As noted, the regime embarked on a strategy that sought to frame opposition groups along sectarian lines, eviscerating opposition movements both within Bahrain and those operating from abroad. By framing protests in such a way, the regime capital- ized on support from Sunni groups such as the Muslim Brotherhood while locating the protest movement within the broader geopolitical struggle between Saudi Arabia and Iran along with historical tensions between Arabs and Persians.46 As such, the protest movement’s democratic aspects were largely underplayed or ignored amid widespread suspicion about foreign manipulation.47
To successfully frame protesters as an Iranian Shi‘i threat, a narrative was re- quired that neglected serious differences among Shi‘a themselves. The most serious intra-Shi‘i divide is between those who follow the principle of velayat-e faqih (guard- ianship of the jurist, i.e., clerical rule), recognizing the authority of Iranian Supreme Leader Ayatollah ‘Ali Khamenei, and those who follow Grand Ayatollah ‘Ali Sistani in Najaf, Iraq, who advocates a less involved role for clerics within political life. De- spite perceptions to the contrary, many Shi‘a, in Bahrain and elsewhere, hold Sistani in higher esteem as he possesses far more religious credentials than Khamenei.48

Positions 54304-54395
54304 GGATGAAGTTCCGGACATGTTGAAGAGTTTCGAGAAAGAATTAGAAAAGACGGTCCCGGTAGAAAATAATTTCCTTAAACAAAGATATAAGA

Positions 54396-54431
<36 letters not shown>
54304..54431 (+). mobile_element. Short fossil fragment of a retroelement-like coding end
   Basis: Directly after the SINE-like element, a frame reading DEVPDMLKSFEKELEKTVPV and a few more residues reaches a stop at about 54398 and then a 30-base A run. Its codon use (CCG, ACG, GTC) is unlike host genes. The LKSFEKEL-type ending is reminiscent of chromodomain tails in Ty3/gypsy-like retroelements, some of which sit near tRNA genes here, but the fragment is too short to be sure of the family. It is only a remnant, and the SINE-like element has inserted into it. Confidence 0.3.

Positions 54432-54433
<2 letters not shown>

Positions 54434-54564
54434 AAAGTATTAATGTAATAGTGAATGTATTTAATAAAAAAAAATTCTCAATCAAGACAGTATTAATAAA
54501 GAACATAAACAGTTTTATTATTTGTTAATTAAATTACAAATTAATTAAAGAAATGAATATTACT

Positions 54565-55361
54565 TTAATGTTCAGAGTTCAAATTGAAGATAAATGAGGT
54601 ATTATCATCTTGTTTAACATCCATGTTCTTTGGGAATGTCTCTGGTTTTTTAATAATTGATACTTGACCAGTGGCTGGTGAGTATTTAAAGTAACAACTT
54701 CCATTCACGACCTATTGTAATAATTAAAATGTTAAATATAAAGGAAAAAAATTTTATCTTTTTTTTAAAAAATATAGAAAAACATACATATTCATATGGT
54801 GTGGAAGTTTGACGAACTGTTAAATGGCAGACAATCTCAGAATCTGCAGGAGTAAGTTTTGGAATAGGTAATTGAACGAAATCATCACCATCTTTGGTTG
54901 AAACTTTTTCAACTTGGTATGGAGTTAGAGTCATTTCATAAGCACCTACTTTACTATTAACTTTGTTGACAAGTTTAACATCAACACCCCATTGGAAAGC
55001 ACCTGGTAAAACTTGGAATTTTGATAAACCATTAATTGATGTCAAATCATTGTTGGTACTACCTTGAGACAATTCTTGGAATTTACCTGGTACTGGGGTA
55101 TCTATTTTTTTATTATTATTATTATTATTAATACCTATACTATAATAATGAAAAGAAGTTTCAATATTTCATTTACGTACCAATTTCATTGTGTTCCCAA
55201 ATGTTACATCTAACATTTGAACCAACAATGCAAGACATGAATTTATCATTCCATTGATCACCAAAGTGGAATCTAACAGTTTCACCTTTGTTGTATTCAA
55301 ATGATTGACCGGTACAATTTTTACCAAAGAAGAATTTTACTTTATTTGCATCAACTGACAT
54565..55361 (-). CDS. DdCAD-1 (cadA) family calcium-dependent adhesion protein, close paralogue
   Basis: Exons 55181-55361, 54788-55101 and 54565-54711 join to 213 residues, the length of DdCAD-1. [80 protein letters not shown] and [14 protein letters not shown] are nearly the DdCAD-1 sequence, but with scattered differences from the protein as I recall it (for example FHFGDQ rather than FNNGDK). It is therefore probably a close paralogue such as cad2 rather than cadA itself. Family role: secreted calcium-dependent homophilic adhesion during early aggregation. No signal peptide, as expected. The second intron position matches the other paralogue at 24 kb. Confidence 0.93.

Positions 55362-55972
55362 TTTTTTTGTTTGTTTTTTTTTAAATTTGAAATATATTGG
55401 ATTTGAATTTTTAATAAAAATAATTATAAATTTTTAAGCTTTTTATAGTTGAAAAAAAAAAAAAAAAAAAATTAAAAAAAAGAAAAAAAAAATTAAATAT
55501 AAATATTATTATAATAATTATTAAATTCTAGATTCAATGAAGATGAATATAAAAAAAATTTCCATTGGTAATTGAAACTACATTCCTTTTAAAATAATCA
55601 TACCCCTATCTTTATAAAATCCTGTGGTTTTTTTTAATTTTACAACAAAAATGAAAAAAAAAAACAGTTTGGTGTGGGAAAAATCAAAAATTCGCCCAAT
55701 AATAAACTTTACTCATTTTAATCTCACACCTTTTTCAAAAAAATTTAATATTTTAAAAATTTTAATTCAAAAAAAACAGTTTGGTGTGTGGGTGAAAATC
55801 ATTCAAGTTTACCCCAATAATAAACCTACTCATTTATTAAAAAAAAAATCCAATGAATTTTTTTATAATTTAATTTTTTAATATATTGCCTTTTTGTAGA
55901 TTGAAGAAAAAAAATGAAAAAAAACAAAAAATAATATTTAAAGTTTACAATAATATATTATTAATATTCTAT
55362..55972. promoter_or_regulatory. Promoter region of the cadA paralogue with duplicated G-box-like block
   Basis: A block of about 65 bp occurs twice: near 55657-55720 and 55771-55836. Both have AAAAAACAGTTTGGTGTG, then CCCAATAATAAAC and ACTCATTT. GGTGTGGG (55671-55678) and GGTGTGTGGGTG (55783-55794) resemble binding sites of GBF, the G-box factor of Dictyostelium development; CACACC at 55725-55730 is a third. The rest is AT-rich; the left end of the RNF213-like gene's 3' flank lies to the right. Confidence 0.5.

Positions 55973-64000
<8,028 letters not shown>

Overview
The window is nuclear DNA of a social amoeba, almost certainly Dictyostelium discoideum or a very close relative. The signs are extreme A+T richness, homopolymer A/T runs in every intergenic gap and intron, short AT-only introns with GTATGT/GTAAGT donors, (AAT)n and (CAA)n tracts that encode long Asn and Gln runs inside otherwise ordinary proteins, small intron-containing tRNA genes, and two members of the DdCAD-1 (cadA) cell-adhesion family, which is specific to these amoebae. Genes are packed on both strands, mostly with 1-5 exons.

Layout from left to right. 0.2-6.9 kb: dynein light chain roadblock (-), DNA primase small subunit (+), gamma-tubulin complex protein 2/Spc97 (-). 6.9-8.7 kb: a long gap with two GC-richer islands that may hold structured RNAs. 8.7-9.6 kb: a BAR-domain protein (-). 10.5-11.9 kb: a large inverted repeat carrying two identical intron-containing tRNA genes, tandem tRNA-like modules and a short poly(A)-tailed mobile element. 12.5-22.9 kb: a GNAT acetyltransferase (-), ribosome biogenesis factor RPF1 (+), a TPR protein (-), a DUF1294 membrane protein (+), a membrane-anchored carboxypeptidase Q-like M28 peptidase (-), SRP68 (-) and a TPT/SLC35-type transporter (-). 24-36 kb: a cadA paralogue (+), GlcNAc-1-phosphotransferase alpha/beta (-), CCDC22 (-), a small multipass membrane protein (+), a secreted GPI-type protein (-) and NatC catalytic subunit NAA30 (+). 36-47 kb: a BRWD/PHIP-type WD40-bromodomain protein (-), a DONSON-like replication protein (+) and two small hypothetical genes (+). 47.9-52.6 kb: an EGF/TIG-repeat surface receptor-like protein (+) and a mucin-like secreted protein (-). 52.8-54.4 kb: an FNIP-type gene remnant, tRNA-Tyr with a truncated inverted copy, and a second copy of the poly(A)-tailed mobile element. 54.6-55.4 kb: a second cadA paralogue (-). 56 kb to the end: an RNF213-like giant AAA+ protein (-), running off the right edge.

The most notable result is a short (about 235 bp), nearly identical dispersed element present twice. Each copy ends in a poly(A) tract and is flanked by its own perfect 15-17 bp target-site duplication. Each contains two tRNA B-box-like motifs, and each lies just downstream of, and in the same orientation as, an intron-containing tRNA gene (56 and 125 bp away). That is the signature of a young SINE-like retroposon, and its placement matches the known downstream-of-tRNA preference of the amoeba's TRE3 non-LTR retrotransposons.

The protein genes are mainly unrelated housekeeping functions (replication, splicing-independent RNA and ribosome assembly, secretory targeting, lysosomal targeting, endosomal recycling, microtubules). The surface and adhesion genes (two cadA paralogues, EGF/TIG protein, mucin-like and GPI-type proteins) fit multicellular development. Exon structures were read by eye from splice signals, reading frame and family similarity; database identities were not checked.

Ultimately the regime was swift in its response, clamping down on opposition actors at home, abroad, and online.49 This response had been carefully honed over decades of unrest and was comprised of three parts: the exclusion of Shi‘a from prominent ministries and security services, naturalizing foreign Sunnis to offset the Shi‘i demographic majority, and electoral gerrymandering to favor Sunnis.50 In support of this, the regime created a master narrative that sought to divide the Bah- raini population along sectarian lines, ensuring support for the royal family from Sunnis while framing Shi‘a as an Iranian fifth column. The use of sectarian narra- tives is a clear example of a preemptive counterrevolutionary strategy used across the region to delegitimize popular protests by framing them within the context of a foreign threat.51